Two other acetylenic diols, SURFYNOL 82 and 124, were tested for use in the X-P test formulation. Of these SURFYNOL 82 was found to be equivalent to SURFYNOL 104 as a demulsifier material. SURFYNOL 124 was not suitable.
The aliphatic alcohols 2-ethylhexanol and NEODOL 91 (a mixture of C9, C10 and C11 alcohols) were evaluated against n-octanol and found to be essentially equivalent for use with SURFYNOL as part of the demulsifier "package."
TABLE VII______________________________________ALTERNATE DEMULSIFIER ADDITIVES FORUSE IN SYSTEM "X-P".sup.(1) Vol. % Phase Sep'n Min. Time for Dewatering, Sec.Additive @ 60' Al Brass SS304 Glass Al2 O3______________________________________Control.sup.(2) 98 1 1 1 5-10 5-10SURF--YNOL 97 1-2 -10 18-20 5-10 5-1082.sup.(3)Neodol 91.sup.(4) 97 1 1 5-8 10-15 3-5TNBP.sup.(5) 97 1 1 1 5-10 5-10______________________________________ .sup.(1) "X-P" is defined as the ratios: Linear DDBSA/ipropylamine 2.0 parts by wt. SURF--YNOL product (acetylenic diol) 1.5 parts by wt. other demulsifier 1.5 parts by wt. STRODEX MO100 (phosphate ester) 1.0 parts by wt. .sup.(2) SURF--YNOL 104 + noctanol. .sup.(3) SURF--YNOL 82 + noctanol. .sup.(4) SURF.sup. --YNOL 104 + Neodol 91 (C9,C10, C11 alkanol mixture) .sup.(5) SURF--YNOL 104 + Trin-Butyl Phosphate
Tables VIII and IX deal with the effects of "total" surfactant and ratios of the phosphate ester to the balance of the surfactant.
TABLE VIII______________________________________PERFORMANCE EFFECTS ON SYSTEM "X-P".sup.(1) FROMCHANGES IN TOTAL SURFACTANTS LEVEL AND"X" TO "P" RATIOS AQ.COMPOSI- PHASETION SEP'NWT. % "X"/ AT 60', MIN. TIME TEST, SEC.% MO-100 % Al Brass SS304 Glass Al2 O3______________________________________0.5/0.1 (Con- 95 1 1 1 1 >1trol)0.5/0.05 95 1-2 1-2 3-5 20-30 N.D.0.25/0.025 47 3-5 8-10 1 N.D. --0.5/0.2 10 1 1 1 1 5-100.25/0.1 48 1 1 1 15-20 5-101.0/0.2 E 1 1 1 5-10 5-100.75/0.15 E 1 1 1 30-45 N.D.______________________________________ E = Stable Emulsion N.D. = No Drying .sup.(1) Where "X" is the surfactant system in ratio of: Linear DDBSA/ipropylamine 2.0 parts by wt. SURF--YNOL 104 1.5 parts by wt. n-Octanol 1.5 parts by wt. and "P" is the phosphate ester, STRODEX MO100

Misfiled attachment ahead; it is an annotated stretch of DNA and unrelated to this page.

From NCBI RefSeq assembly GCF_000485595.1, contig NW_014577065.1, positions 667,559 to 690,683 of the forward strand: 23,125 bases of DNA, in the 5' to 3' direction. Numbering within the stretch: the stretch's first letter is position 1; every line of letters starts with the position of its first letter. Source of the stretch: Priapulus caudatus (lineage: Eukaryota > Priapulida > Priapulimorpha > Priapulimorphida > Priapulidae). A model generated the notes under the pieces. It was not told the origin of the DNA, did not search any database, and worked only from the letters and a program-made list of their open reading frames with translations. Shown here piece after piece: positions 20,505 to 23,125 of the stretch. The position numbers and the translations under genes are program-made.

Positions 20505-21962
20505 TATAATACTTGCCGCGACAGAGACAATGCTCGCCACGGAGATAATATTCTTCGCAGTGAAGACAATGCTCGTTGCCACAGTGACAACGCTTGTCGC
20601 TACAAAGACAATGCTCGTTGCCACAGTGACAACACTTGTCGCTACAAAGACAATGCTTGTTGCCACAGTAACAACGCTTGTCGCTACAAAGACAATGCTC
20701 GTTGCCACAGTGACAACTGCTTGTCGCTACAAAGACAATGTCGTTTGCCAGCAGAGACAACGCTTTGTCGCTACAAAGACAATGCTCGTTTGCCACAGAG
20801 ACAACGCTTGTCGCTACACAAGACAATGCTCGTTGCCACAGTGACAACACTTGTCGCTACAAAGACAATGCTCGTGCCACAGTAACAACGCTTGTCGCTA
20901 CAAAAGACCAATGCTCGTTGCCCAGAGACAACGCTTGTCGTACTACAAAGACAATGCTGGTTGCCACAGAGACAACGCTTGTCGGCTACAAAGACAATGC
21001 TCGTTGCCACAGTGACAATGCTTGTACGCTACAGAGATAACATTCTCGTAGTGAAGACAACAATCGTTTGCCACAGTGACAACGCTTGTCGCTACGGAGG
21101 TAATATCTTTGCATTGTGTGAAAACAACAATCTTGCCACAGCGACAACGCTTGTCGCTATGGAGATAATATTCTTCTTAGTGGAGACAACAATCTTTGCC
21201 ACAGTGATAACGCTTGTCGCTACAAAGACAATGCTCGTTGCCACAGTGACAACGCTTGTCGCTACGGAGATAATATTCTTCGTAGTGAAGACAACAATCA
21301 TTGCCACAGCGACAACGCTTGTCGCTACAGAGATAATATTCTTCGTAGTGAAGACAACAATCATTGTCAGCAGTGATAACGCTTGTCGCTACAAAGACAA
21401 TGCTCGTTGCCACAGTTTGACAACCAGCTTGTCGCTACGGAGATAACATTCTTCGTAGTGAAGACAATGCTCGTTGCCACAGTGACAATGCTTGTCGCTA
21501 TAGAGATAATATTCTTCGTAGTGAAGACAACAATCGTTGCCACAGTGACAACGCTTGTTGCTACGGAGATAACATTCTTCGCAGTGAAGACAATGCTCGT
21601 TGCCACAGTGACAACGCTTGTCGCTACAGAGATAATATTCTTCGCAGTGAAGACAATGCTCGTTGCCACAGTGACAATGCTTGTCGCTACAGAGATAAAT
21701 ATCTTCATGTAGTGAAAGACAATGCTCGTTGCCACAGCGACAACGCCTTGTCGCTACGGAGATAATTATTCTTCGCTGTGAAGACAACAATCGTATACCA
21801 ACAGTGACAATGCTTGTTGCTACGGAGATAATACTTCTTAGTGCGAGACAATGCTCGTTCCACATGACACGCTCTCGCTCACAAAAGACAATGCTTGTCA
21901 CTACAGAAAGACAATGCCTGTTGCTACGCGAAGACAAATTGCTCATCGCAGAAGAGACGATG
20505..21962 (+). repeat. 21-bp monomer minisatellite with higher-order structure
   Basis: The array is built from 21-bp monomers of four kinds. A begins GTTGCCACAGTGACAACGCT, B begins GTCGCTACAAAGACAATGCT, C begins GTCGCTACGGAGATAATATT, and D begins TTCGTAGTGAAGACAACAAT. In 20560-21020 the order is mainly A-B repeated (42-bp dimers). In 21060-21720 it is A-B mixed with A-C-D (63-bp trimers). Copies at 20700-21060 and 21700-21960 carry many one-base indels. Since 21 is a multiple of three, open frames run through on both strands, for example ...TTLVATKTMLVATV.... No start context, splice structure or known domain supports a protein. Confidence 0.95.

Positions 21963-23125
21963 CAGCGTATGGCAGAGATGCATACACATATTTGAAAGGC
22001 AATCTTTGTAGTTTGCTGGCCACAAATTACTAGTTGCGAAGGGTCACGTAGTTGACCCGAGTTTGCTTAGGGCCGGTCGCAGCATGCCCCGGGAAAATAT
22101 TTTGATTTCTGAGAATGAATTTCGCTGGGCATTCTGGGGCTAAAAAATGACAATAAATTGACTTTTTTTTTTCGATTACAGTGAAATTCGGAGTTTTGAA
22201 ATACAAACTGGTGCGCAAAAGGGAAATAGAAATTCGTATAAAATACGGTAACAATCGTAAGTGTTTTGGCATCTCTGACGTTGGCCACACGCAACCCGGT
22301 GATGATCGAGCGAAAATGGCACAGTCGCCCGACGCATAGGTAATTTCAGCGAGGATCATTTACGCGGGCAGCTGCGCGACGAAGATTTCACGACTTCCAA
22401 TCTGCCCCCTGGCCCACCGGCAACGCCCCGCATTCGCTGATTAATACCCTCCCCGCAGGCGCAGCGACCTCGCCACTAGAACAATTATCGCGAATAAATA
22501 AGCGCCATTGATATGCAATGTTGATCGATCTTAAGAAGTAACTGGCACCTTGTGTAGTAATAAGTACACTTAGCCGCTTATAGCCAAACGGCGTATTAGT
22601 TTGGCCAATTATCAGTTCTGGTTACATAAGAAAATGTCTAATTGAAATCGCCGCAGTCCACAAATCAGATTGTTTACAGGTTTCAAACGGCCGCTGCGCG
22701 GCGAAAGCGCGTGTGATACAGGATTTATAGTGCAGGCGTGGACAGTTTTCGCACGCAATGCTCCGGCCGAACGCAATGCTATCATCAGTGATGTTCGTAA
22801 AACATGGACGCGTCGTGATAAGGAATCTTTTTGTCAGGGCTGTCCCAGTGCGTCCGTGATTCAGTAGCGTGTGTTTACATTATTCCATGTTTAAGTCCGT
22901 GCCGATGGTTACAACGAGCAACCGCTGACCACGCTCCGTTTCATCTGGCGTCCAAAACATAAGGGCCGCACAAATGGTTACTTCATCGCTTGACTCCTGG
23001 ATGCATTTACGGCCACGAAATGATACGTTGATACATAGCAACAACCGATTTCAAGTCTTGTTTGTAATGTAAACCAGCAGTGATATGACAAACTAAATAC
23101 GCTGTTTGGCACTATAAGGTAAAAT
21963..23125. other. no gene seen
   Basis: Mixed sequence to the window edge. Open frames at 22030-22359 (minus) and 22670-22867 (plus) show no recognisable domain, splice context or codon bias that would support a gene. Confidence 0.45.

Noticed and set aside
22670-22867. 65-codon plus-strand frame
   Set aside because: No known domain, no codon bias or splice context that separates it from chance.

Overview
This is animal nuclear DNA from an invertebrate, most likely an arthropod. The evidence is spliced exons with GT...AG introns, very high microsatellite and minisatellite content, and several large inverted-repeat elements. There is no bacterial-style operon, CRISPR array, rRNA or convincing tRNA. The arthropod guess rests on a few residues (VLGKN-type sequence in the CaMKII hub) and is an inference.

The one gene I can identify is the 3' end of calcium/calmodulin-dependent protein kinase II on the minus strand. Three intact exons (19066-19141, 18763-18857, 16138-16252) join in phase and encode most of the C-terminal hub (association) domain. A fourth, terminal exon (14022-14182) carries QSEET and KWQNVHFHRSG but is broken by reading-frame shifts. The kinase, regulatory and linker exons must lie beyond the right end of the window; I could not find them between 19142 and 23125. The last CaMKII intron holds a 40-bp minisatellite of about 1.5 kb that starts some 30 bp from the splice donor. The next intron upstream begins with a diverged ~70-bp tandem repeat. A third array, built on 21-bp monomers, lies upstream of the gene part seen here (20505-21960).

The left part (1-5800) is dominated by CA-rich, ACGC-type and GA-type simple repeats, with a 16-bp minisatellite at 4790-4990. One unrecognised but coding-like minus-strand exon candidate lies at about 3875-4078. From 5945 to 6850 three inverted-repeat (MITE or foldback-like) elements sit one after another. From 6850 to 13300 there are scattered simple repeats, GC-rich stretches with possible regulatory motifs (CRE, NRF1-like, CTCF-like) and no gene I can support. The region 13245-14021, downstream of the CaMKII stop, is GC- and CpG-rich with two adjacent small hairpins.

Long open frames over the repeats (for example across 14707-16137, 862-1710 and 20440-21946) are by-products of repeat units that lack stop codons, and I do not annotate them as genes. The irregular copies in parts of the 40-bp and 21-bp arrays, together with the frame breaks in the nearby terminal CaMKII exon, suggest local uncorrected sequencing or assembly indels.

TABLE IX______________________________________PHASE SEPARATION PERFORMANCE ANDMINIMUM TIME FOR DEWATERING FOR SYSTEM"X-P" AT LOW CONCENTRATION LEVELS IN FC 113WT. %TOTAL AQ. PHASESURFAC- SEP'N AT MIN. TIME, (SEC.) FOR:TANT.sup.(1) 60 MIN., % Al Brass SS304 Glass Al2 O3______________________________________0.6 95 1 1 10-20 3-5 20-300.3 48 1 1 1 20-30 5-100.2 -- 1 3-5 10-12 5-10 5-10______________________________________ .sup.(1) Where surfactant composition ratios are given as:
DDBSA (BIO-SOFT S-100)/i-propylamine 2.0 parts by wt.SURF--YNOL 104 1.5 parts by wt.n-Octanol 1.5 parts by wt.STRODEX MO-100 1.0 parts by wt.total 6.0 parts by wt.
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|EP0182272A2 *||Nov 13, 1985||May 28, 1986||AlliedSignal Inc.||Improved surfactant-based solvent system for dewatering different substrates|
|EP0182272B1 *||Nov 13, 1985||Apr 18, 1990||AlliedSignal Inc.||Improved surfactant-based solvent system for dewatering different substrates|
|EP0618000A1 *||Jul 29, 1993||Oct 5, 1994||Air Products And Chemicals, Inc.||Water soluble surfactant compositions|
|U.S. Classification||134/42, 510/412, 510/467, 516/181, 510/414, 510/256, 252/194, 510/245, 516/145, 510/273, 510/238, 510/175, 510/505|
|International Classification||B01D12/00, C11D3/43, B08B3/08, C23G5/028|
|Cooperative Classification||C11D3/43, C23G5/02819, B01D12/00|
|European Classification||C11D3/43, C23G5/028D1B33, B01D12/00|
|Feb 28, 1983||AS||Assignment|
Owner name: ALLIED CORPORATION, COLUMBIA RD. & PARK AVE., A CO
Free format text: ASSIGNMENT OF ASSIGNORS INTEREST.;ASSIGNOR:TAJKOWSKI, EDWARD G.;REEL/FRAME:004101/0449
Effective date: 19830222
|Jun 22, 1987||FPAY||Fee payment|
Year of fee payment: 4
|Oct 22, 1991||REMI||Maintenance fee reminder mailed|
|Mar 22, 1992||LAPS||Lapse for failure to pay maintenance fees|
|May 26, 1992||FP||Expired due to failure to pay maintenance fee|
Effective date: 19920322